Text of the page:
It's not simply a matter of 'losing out on a Worlds or Olympics medal.' It's a matter of the deeper talent in the ladies field from a number of countries, plus endemic politics, and the post-2014 Olympics fad for rotating* baby ballerinas complicating the chances for good performances by some U.S. ladies to be better rewarded.

*LOL, 'rotating' in more ways than one.

There were some World championships where both Ashley and Gracie performed well and arguably could have reached the podium if politics had also been in their favor. In terms of some other competitions, there were discussions about how Mirai and even recently Bradie were short-shrifted in the marks or wrongly judged on UR calls. Politics and fed clout are huge factors. A lot goes into judges' thinking and impressions about skaters, including fed clout, political conflicts of interest, skaters' recent performances, reliability of skaters which is about rep level, in addition to the over-attention placed on multiple rotations. Complete performances and artistic sensibilities count for less. Lack of maturity and experience is not important at all in the current ladies' environment, as long as you can quickly rotate and land with some consistency.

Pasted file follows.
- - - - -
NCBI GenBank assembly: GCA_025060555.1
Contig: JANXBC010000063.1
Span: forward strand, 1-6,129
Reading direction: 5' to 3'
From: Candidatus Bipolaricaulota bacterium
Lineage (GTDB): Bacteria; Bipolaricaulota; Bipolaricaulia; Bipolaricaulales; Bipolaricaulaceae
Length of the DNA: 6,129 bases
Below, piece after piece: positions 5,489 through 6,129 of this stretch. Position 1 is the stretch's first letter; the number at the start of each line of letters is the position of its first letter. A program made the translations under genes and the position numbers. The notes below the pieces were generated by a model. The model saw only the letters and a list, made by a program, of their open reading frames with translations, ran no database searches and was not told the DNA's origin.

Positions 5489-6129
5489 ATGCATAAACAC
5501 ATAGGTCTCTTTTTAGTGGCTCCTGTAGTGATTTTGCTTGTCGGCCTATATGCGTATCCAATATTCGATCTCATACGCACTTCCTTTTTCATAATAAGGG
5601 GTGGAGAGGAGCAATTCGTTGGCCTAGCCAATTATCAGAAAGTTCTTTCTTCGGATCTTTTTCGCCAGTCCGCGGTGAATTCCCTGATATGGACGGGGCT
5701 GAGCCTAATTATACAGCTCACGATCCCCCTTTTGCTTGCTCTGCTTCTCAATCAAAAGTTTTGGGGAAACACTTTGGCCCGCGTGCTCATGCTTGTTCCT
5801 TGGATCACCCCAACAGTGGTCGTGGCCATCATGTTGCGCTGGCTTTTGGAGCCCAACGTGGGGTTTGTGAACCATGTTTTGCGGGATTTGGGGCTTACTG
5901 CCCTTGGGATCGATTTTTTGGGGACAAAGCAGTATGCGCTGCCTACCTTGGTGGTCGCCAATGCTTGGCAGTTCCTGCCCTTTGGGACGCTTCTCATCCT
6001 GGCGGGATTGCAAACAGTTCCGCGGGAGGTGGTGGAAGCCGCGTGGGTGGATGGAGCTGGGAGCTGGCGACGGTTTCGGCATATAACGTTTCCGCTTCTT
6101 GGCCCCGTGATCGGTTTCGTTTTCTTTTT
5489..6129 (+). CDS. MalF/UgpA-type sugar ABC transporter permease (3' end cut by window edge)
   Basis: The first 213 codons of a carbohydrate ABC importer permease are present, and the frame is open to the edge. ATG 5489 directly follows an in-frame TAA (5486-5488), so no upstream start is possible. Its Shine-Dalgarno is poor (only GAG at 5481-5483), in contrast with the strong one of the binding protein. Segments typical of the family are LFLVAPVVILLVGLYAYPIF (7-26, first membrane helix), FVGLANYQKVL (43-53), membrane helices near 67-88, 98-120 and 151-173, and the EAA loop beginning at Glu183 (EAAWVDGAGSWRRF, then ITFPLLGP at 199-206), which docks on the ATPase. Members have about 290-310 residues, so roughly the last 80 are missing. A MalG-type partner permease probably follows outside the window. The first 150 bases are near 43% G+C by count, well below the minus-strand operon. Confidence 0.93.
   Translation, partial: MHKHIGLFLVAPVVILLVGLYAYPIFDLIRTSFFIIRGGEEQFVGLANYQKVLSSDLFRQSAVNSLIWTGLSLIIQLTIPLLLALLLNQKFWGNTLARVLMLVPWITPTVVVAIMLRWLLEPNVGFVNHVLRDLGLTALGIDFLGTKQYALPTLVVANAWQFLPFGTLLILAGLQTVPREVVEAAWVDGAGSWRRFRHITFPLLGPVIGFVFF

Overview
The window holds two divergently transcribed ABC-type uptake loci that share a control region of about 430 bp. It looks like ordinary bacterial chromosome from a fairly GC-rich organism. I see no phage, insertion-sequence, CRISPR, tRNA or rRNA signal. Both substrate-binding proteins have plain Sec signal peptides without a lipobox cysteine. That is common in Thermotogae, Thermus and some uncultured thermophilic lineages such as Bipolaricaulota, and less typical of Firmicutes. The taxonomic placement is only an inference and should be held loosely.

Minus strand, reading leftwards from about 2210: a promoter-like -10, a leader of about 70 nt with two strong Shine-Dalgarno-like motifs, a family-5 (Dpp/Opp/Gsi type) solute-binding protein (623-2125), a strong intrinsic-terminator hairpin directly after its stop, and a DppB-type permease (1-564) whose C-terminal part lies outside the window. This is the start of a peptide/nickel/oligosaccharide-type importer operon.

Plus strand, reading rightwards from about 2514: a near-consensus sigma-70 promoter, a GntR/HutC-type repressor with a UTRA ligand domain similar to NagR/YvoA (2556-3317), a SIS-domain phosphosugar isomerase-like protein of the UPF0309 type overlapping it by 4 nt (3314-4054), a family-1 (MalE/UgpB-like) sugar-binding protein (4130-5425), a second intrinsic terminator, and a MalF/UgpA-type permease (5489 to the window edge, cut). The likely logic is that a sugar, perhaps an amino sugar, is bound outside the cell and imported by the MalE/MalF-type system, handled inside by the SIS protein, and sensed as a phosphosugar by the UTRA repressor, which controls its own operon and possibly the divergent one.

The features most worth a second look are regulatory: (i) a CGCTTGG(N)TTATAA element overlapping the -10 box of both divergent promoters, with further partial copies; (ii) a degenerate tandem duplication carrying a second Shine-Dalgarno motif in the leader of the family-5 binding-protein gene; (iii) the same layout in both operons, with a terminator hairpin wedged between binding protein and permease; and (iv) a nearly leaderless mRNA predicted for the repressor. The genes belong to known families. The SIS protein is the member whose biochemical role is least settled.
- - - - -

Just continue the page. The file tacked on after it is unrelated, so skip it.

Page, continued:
The judges even ignore technical execution deficiencies once a skater has obtained premature recognition, e.g., Olympic champion Alina Zagitova who IMO was over-rewarded for her labored crossovers and so-so PCS skills. She's a talented jumper and a worthy athlete with a number of strengths, but also a number of weaknesses that were overlooked in the rush to reward her Eteri-style performance gimmickry and jump backloading. Post-Olympics, Zagitova struggled in her sophomore senior season for a number of reasons. She finally made a push to at least be consistent enough for the judges to purpose-reward her a World championship. As a result, Zagitova and the judges could breathe a sigh of relief about the Olympic medal win not being the fluke it actually was.